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Unloading COM objects from IIS?

In the article "Lord Palmerston on Programming," Joel mentions learning how to unload COM objects from memory without restarting IIS. Does anyone know how to do this?

Josh
Saturday, February 22, 2003

Make sure the application protection is set to High (Isolated). Then a unload of the applation is sufficient for unloading your COM objects and your other websites keep on running.

Jasper Kaizer
Saturday, February 22, 2003

Use MTS.

[I suspect that's why 50% of MTS users have it installed at all]

Philo

Philip Janus
Saturday, February 22, 2003

there's an "unload" button in Internet Services Manager, in the site properties. I never noticed it before.

Joel Spolsky
Saturday, February 22, 2003

Wow! You'd think that that would be more widely known, since it's such a pain to take the whole web service down to update a DLL. Thanks, Joel!

Josh
Saturday, February 22, 2003

It only works when the isolation level is "high" which means that the whole thing runs out of process. I discussed this with MS technical support a while back and they recommended against it, the unloading that is. I store the name of my component in an application level variable and change it after installing my new component. I uninstall the old one later after a restart. This is one of those problems which is resolved in .NOT

John Ridout
Sunday, February 23, 2003

It is always confusing as to how the marshalling works on out of proc servers.  I think it is serialized.  This could be a problem for objects which perform blocking I/O.  As ugly as it is, I currently have my Window's customers stop and restart their servers on the rare occastion that we need to patch their COM objects. 

Tight control over serialization is essential for my application to scale properly.  Serializing access to an operation that takes a second could be pretty ugly if you've got 300 people trying to make that same request.  Generally works fine on the desktop; horrible on the server.

I've grown to accept COM's architecture, but I'll always resent Microsoft's Apartment nomenclature.  Single, multithreaded, both?  Just tell me if access will be serialized or not.  That is the relevant part.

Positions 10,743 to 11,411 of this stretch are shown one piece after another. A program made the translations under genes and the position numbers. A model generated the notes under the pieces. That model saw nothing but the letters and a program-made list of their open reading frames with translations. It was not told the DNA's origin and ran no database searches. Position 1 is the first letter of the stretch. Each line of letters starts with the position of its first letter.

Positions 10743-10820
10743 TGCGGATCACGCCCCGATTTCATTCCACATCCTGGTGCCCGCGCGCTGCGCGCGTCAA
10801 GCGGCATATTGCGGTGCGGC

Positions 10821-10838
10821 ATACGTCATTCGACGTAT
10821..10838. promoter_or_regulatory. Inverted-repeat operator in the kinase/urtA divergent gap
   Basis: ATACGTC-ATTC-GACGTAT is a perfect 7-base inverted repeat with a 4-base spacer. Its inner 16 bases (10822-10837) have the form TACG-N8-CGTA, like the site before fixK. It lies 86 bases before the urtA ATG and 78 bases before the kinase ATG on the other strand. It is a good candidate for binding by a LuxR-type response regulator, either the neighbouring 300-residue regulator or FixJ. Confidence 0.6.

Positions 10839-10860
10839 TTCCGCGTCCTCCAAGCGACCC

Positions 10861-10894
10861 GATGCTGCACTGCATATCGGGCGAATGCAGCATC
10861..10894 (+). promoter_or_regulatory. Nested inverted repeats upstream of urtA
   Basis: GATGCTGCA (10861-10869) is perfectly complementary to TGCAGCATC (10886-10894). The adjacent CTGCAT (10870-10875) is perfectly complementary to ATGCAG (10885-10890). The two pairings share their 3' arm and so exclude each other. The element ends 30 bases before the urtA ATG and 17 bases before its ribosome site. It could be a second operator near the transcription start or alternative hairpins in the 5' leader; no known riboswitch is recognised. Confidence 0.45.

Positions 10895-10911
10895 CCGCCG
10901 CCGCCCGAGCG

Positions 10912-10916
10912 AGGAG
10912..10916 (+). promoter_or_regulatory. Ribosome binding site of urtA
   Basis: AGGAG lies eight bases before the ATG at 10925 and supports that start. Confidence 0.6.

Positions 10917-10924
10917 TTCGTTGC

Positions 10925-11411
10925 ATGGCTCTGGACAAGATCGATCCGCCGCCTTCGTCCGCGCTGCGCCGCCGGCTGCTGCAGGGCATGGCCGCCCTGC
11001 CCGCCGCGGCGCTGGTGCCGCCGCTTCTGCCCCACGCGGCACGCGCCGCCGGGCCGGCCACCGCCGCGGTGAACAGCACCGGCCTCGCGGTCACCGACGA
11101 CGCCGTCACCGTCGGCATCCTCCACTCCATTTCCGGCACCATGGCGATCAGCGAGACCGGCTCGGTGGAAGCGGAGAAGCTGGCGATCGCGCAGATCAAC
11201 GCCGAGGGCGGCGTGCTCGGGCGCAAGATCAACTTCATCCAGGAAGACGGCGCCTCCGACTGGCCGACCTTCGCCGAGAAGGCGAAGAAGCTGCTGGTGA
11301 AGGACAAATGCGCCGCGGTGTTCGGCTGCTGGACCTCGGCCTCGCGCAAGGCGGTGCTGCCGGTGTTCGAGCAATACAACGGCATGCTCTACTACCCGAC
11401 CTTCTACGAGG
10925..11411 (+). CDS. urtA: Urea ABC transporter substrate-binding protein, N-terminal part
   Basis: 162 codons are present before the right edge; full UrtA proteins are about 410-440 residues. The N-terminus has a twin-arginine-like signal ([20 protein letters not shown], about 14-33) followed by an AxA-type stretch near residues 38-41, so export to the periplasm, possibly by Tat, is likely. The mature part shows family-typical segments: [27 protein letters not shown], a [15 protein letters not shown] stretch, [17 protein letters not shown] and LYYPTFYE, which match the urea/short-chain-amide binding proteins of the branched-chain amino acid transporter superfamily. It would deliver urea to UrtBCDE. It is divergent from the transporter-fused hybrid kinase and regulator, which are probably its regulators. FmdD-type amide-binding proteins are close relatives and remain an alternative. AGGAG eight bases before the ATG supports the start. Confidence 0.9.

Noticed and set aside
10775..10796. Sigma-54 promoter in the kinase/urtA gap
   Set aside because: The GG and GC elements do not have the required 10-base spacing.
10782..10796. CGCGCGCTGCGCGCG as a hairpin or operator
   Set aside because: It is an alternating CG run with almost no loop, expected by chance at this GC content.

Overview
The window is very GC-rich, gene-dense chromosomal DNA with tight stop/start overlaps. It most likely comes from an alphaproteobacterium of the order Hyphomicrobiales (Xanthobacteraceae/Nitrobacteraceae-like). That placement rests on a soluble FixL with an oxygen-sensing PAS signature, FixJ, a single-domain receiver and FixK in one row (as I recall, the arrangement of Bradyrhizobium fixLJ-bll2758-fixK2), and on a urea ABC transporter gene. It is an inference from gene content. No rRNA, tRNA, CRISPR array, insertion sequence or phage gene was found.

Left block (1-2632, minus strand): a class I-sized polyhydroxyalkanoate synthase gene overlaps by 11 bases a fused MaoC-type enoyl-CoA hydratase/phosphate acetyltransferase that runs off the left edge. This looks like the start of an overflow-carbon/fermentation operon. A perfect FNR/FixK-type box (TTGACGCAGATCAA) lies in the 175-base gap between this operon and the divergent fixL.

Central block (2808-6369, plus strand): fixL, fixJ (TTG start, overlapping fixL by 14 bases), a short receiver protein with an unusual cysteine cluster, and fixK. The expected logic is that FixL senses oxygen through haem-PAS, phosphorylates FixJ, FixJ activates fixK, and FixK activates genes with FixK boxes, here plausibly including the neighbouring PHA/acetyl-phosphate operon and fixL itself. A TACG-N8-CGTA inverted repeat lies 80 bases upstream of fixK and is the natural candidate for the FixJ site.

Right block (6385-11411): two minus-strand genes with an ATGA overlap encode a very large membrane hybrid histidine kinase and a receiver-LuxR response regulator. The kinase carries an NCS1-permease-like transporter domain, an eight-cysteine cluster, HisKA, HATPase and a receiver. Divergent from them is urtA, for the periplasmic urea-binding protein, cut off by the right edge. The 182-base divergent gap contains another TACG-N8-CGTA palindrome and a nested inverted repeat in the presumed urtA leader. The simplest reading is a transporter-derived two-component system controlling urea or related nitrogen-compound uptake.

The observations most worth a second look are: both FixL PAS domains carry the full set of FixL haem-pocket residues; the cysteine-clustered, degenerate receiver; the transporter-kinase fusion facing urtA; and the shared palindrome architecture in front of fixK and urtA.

web service admin/developer
Monday, February 24, 2003

Slightly OT:

When you run a web application under high isolation, it runs under an instance of dllhost.exe.  Does anyone know anything about how this process is launched (command line parameters, whatever)?  What IPC mechanism does it use?

The motivation is to run a web application under a profiler for real performace information.  Currently, the best way we've found to approximate this is by taking representative ASP files, putting the script parts into .vbs files, and profiling against them.  It can be informative, but it's not the real thing.

Would it work to have the profiler use dllhost.exe as the executable?  Would IIS "know" it's there, or launch another instance?  How do other people handle this?

Brian
Monday, February 24, 2003

A COM+ application can be started by:
  C:\Winnt\System32\Dllhost.exe /ProcessID:{<applicationID>}

Information on debugging COM+ applications in Visual C++:
  http://msdn.microsoft.com/library/default.asp?url=/library/en-us/cossdk/htm/pgdebuggingapplications_3qcf.asp

BTW if an IIS application is configured as 'isolated' (i.e. uses COM+) one can just shut down the COM+ application (even using COMAdminCatalog from a script). However I've noticed that the very next call to the IIS application returns an error complaining about RPC. Following calls are OK.

Alexander Chalucov
Tuesday, February 25, 2003

>>A COM+ application can be started by:
  C:\Winnt\System32\Dllhost.exe /ProcessID:{<applicationID>}

I don't understand...  What is the COM+ application that you launch?  And how do you tell it what IIS web application it should be hosting?

Brian
Tuesday, February 25, 2003

> I don't understand... 
> What is the COM+ application that you launch?

  If you use high (isolated) application protection IIS creates a COM+ application with a name like:
  IIS-{VTI//Root}
or
  IIS-{Default Web Site//Root/tutorial}
In any case this name contains the name of your web application, so it should be pretty easy to find it. In order to use rundll.exe you have to get the GUID of this application (right-click the com+ application, properties, general tab, applicationID field).

> And how do you tell it what IIS web application it
> should be hosting?

When IIS tries to execute the ASP pages on your site, it will start the application it has created itself. If you have started it yourself - you win :) I have no idea what method of communication they use. Standard COM calls I assume, but I might be wrong if they opted for something faster.
BTW all the above applies to IIS5, not to IIS4.

Alexander Chalucov
Wednesday, February 26, 2003

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